“I Rent A House In A Homeowner’s Association. What Rules Do I Have To Follow?”

Renting a house in a homeowner’s association (commonly called an HOA) can be a very good experience—the rules ensure that properties are kept up and maintained, and that certain community standards are upheld.

However, you should be aware that you, as a renter, are required to follow all of the association’s rules as well. This is true even if you are not given a copy of the rules. Your landlord should provide you with a copy (and is in fact required to do so by most HOA’s) but whether or not you have actually been given the rules, you must follow them. You should always try to review these rules in advance, as they often have restrictions such as where you can park, what kind of vehicles you can park (business vehicles are or large vehicles are often prohibited) as well as many other day-to-day rules that you need to know about before moving in.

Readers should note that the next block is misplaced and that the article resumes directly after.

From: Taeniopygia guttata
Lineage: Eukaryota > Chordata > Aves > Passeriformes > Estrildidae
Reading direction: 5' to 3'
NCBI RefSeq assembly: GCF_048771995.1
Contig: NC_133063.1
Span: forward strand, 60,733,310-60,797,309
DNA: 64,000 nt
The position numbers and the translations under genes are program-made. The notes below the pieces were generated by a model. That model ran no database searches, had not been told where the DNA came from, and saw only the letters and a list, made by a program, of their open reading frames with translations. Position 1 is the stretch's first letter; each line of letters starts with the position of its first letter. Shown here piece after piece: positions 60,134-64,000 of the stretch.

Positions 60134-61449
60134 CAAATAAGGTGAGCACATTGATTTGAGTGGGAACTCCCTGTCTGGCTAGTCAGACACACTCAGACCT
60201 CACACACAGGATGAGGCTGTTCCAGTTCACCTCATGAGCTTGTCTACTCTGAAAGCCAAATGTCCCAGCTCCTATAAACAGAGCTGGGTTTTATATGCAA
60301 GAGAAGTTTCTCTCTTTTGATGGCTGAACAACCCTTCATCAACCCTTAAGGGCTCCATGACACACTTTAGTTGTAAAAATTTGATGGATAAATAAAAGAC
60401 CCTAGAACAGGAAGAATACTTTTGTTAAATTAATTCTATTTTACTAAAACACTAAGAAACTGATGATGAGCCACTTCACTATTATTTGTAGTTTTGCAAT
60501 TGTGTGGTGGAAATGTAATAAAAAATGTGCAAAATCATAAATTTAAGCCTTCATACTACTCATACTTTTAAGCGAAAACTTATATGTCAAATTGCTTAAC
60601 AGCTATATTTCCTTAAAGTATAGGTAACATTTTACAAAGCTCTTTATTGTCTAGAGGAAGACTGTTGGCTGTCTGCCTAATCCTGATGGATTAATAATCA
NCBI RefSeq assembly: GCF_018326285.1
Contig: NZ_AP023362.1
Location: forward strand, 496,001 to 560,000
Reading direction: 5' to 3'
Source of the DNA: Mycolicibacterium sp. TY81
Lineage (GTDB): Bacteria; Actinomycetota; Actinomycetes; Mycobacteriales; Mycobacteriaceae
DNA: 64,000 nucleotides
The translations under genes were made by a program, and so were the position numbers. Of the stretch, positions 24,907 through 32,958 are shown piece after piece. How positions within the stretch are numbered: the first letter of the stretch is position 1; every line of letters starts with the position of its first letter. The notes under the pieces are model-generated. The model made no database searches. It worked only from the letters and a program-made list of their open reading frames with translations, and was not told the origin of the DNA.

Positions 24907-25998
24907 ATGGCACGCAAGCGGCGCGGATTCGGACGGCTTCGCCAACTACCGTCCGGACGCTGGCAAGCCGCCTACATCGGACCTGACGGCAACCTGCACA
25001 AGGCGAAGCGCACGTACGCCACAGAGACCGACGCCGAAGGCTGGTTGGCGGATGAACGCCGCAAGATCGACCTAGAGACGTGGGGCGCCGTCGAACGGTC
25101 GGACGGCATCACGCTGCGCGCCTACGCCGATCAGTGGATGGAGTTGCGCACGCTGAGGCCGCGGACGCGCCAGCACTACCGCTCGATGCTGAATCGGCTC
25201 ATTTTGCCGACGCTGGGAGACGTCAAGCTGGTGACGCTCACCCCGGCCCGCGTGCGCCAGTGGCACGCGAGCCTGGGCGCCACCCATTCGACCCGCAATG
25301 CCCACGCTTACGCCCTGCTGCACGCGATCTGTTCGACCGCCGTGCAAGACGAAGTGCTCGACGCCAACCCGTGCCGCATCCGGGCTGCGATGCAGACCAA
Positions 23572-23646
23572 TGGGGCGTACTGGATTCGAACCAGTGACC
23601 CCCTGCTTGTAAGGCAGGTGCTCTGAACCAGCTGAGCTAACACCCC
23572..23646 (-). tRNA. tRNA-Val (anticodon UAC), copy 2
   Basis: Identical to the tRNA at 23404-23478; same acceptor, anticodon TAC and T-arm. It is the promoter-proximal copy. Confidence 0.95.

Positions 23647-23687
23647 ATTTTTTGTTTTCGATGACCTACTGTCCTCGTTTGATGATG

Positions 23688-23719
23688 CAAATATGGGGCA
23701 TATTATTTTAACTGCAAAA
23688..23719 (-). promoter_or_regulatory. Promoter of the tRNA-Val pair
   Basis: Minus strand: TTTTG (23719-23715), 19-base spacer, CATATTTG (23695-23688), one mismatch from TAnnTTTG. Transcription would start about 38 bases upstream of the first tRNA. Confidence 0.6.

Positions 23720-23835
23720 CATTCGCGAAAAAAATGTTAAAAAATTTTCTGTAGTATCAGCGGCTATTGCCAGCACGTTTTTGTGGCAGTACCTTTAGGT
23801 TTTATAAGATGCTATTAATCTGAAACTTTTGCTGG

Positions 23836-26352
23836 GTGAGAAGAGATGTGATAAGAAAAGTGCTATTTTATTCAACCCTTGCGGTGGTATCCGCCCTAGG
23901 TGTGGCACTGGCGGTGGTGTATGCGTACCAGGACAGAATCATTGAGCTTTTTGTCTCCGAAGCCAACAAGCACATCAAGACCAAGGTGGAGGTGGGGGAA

The HOA cannot fine you directly, as you do not own the property, but they will in fact issue citations to the owner of the property—because of the, rule violation is a quick way to have your lease cancelled and get evicted. Your rental agreement will almost always state that you are to obey all HOA rules, and that violation of the rules is a breach of the lease agreement and grounds for termination. If you have any issues with the rules, it is a good idea to get in contact with your landlord and make sure that you are in agreement about how to handle fixing the problem with the HOA. If the landlord feels that you are going to cause a problem with the HOA, your lease will most likely be terminated.

Living in an HOA can be a good experience, but getting caught off guard is not—know what you are getting into because you sign that lease.

DISCLAIMER: All legal principles quoted are valid as of the date of writing in the State of California. However, you should NEVER base your actions on a legal article, blog, or internet story, as facts in real life are complicated. You should have your case evaluated by an attorney experienced in the area of law needed for your case. In addition, there are often exceptions and potential changes to results that occur due to facts that you may think are trivial or unimportant. This article should not be taken in any way as legal advice on your specific legal matter.

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